The first gay sit-in happened 50 years ago

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Marc Stein is the Jamie and Phyllis Pasker Professor of History at San Francisco State University. He is the author of "Rethinking the Gay and Lesbian Movement" (2012), "Sexual Injustice: Supreme Court Decisions from Griswold to Roe" (2010), and "City of Sisterly and Brotherly Loves: Lesbian and Gay Philadelphia, 1945-1972" (2000).

Fifty years ago, three teen-agers in Philadelphia took an extraordinary step by refusing to take a step. Their sit-in began on Sunday, April 25, 1965, at Dewey's restaurant near Rittenhouse Square in Center City. According to an account provided several months later by Clark Polak, a gay-rights leader in Philadelphia, "the action was a result of Dewey's refusal to serve a large number of homosexuals and persons wearing non-conformist clothing."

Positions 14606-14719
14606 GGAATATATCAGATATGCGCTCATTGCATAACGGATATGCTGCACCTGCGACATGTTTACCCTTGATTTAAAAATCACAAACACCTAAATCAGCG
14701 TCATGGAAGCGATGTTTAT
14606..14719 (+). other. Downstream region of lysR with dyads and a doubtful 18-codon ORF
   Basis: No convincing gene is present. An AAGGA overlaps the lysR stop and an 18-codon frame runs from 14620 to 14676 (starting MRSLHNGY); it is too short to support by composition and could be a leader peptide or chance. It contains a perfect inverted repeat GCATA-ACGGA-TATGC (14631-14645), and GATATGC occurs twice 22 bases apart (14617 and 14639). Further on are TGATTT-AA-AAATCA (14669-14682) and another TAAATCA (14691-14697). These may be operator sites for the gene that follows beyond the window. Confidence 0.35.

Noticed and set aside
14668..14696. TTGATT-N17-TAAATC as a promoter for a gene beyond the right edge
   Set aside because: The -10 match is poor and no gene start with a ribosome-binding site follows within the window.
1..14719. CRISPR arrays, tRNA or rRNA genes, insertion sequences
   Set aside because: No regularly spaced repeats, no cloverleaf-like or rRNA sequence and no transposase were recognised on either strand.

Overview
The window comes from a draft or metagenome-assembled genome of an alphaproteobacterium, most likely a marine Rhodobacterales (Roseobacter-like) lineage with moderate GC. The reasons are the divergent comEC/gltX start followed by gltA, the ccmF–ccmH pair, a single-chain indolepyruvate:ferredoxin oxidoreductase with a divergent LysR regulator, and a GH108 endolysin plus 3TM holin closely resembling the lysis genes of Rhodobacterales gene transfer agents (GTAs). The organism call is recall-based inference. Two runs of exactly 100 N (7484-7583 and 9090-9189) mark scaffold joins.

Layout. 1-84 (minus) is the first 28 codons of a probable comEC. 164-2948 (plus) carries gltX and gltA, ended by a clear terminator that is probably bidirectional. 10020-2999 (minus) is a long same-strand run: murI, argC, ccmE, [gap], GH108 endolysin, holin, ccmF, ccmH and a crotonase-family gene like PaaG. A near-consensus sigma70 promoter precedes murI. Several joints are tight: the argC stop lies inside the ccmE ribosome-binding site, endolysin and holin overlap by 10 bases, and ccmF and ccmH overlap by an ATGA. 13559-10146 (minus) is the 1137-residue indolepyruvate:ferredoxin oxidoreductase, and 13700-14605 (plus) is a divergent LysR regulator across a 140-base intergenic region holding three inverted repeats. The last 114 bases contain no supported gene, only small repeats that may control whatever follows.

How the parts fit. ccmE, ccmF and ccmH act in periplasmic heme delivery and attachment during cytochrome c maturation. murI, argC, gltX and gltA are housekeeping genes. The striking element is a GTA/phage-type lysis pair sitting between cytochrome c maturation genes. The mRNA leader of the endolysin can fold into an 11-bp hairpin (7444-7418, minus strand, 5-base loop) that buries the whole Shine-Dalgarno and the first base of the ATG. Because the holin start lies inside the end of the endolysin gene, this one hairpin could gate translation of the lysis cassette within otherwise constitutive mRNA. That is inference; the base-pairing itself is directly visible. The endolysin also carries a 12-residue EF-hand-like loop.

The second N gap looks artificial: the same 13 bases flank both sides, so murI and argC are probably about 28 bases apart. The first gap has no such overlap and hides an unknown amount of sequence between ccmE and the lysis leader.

On the day of the sit-in, more than 150 people were reportedly denied service. When the teen-agers, one female and two male, refused to leave, the police were called, and the three were taken into custody and arrested. Polak, who rushed to the scene and offered to help the three protesters obtain a lawyer, was also arrested. All four were soon found guilty of disorderly conduct.

Click here to read a full account of the protest, which HNN published in 2005.